Chemical shipping freight rates will weaken through 2018 due to the depressed outlook on overtonnaged long-haul routes, according to UK-based shipping consultancy Drewry.
Some 200 IMO tankers aggregating 3.1 mdwt are scheduled to be delivered in 2018.
The influx of new tonnage will be offset to a small degree by scrapping of older tonnage especially in anticipation of the entrance into force of environmental regulations such as the new Ballast Water Treatment Convention and the sulfur cap.
However, it will not be sufficient to maintain the balance between demand and supply as Drewry forecasts that the fleet is likely to grow by an annual rate of around 3 pct this year and next year.
The global chemical trade grew by a little over 4 pct in 2017, while overall tonne-mile demand expanded by almost 5 pct.
Despite continuing global economic growth, Drewry expects seaborne chemical trade to grow by 2.5 pct in 2018 and tonne-mile demand by 1.6 pct, reflecting a slowdown in long-haul trip growth.
Increasing self-sufficiency in base chemicals in Asian countries is a definite threat to long-haul trades, Drewry said.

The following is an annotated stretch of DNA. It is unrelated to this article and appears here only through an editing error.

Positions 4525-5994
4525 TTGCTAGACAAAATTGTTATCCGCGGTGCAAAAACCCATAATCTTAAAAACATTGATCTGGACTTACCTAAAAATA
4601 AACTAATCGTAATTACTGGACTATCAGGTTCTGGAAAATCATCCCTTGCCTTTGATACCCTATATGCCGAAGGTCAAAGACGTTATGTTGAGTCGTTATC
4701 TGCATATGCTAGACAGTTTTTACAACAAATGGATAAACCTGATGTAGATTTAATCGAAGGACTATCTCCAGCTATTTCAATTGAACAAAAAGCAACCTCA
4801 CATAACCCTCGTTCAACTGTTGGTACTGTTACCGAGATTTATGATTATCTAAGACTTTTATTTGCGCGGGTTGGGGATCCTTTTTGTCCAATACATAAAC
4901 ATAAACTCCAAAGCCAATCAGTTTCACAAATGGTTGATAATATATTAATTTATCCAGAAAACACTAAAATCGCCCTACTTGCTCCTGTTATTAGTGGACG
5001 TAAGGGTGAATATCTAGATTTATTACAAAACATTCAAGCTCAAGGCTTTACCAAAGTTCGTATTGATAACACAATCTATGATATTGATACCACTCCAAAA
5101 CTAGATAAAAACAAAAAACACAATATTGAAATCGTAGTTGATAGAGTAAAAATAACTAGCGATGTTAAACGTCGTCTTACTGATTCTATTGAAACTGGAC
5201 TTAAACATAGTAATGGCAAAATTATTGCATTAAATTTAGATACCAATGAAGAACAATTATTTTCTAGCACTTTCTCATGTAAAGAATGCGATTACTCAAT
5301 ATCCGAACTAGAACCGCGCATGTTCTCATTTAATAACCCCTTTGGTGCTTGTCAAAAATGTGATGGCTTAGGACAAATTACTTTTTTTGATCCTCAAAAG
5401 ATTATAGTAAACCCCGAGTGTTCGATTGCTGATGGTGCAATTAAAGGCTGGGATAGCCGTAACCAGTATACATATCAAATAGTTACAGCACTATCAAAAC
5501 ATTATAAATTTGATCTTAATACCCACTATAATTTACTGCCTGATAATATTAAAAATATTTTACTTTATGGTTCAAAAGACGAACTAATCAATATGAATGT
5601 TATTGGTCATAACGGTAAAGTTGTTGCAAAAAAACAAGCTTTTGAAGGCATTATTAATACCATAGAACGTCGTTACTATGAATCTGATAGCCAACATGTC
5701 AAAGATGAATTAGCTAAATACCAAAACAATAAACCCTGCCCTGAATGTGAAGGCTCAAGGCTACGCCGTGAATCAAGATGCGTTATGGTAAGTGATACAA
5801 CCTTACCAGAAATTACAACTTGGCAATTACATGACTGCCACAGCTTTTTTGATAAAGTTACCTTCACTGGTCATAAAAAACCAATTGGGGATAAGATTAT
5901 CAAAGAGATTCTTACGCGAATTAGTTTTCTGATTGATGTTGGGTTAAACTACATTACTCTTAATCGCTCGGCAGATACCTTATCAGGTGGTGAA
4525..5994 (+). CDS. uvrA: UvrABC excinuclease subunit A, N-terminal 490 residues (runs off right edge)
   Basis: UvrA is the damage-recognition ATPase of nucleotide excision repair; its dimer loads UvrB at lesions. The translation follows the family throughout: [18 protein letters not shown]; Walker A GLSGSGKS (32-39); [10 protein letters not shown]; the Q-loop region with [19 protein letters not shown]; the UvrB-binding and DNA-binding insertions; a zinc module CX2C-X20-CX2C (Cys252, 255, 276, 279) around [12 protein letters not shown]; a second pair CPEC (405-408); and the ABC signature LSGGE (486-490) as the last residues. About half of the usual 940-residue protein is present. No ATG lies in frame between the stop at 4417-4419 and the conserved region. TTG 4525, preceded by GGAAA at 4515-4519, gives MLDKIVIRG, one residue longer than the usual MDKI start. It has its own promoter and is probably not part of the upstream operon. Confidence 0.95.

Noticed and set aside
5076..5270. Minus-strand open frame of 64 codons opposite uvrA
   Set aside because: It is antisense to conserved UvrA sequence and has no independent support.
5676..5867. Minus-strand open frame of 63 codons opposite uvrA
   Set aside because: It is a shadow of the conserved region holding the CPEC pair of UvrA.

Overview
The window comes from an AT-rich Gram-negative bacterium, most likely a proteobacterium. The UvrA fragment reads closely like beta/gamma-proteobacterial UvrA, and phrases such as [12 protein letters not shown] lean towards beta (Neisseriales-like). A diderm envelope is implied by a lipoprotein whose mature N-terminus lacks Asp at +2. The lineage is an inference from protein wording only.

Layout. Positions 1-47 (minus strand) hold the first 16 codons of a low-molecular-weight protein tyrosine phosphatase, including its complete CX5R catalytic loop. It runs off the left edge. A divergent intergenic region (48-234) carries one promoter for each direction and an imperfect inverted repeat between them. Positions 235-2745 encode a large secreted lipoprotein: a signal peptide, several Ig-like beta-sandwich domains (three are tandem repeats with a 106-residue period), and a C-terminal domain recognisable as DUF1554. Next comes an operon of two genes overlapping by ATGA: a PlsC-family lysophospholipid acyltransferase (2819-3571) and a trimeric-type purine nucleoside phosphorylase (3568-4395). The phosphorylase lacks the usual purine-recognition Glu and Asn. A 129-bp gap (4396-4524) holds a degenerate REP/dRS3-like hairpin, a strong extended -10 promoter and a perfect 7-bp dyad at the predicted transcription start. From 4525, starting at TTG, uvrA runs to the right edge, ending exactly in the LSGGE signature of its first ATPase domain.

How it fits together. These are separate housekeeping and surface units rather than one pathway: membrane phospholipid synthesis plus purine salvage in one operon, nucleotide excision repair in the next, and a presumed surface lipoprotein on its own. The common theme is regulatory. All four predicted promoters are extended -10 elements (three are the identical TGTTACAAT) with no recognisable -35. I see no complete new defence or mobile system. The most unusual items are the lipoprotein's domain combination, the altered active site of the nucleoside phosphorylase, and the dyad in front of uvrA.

The global chemical capable fleet increased by 3.9 pct in tonnage terms in 2017. However, the fleet trading in the chemicals/vegetable oils market expanded by 18 pct, while the fleet trading in CPP declined by 4 pct as the weakness in this market encouraged owners to switch trades.
“We expect freight rates to remain stable in 2018 on major regional routes, but they will be depressed on traditional long-haul routes because of oversupply of large vessels,” commented Hu Qing, Drewry’s lead analyst for chemical shipping.
“The fleet trading in chemicals has expanded more than demand and will continue to so in 2018. Apart from the fact that deliveries of new ships will outpace scrapping, it is also the case that the average size of the new vessels scheduled for delivery are larger than the vessels they are replacing. We therefore expect time charter rates to come under increasing pressure,” added Qing.